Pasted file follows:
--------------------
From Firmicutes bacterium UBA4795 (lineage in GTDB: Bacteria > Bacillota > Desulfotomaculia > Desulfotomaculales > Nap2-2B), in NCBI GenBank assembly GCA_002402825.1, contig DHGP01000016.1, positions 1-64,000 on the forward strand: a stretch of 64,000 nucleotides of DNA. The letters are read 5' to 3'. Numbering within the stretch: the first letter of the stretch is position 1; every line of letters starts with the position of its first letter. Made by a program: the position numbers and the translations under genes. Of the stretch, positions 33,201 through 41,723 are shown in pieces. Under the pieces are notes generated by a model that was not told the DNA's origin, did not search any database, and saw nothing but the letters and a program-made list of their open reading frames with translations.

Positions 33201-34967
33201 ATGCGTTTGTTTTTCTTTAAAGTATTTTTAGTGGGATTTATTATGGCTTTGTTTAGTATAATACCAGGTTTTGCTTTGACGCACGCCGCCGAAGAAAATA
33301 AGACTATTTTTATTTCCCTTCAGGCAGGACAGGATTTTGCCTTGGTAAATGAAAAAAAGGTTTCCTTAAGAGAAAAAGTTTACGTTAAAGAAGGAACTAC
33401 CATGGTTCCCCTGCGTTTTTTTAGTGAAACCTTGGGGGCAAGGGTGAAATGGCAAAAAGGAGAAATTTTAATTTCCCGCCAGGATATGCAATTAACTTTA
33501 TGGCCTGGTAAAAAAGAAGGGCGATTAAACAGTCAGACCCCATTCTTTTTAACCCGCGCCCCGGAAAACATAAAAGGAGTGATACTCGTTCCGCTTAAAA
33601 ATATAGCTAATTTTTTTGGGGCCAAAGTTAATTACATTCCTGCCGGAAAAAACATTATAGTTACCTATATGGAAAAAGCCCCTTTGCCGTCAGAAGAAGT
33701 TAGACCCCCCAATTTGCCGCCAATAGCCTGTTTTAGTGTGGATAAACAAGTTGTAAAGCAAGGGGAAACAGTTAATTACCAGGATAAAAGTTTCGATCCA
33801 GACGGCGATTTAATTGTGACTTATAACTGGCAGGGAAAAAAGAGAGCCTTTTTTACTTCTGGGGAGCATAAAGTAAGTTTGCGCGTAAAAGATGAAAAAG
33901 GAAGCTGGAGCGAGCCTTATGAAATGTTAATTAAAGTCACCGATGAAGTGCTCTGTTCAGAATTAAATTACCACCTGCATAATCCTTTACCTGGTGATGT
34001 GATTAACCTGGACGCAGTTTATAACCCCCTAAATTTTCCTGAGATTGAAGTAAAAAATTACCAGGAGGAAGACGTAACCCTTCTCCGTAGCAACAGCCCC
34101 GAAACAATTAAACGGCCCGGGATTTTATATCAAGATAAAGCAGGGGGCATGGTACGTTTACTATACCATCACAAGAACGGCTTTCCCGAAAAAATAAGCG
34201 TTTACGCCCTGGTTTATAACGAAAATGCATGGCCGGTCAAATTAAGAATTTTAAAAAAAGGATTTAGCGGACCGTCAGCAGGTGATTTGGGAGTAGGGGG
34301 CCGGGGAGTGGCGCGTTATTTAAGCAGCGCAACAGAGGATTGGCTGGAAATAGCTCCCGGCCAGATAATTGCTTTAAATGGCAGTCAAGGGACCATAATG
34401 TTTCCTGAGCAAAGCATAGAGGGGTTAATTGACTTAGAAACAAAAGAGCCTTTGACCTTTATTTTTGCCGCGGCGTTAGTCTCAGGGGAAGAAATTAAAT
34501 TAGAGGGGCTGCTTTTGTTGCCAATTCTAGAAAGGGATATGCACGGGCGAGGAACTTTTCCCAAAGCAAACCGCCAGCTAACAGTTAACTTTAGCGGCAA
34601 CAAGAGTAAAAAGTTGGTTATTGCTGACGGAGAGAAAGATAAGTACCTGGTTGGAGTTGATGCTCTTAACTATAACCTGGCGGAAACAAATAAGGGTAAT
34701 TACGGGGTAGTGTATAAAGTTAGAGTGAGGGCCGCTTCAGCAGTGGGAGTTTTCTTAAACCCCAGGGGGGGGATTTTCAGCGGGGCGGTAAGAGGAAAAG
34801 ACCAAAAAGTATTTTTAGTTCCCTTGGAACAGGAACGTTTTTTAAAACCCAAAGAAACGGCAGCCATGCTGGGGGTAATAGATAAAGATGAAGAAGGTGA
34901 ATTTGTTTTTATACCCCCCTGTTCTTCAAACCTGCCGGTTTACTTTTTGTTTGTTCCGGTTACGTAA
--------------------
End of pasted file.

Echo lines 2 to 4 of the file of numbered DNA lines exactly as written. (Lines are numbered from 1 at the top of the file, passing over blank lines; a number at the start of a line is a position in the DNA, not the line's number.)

Positions 33201-34967
33201 ATGCGTTTGTTTTTCTTTAAAGTATTTTTAGTGGGATTTATTATGGCTTTGTTTAGTATAATACCAGGTTTTGCTTTGACGCACGCCGCCGAAGAAAATA
33301 AGACTATTTTTATTTCCCTTCAGGCAGGACAGGATTTTGCCTTGGTAAATGAAAAAAAGGTTTCCTTAAGAGAAAAAGTTTACGTTAAAGAAGGAACTAC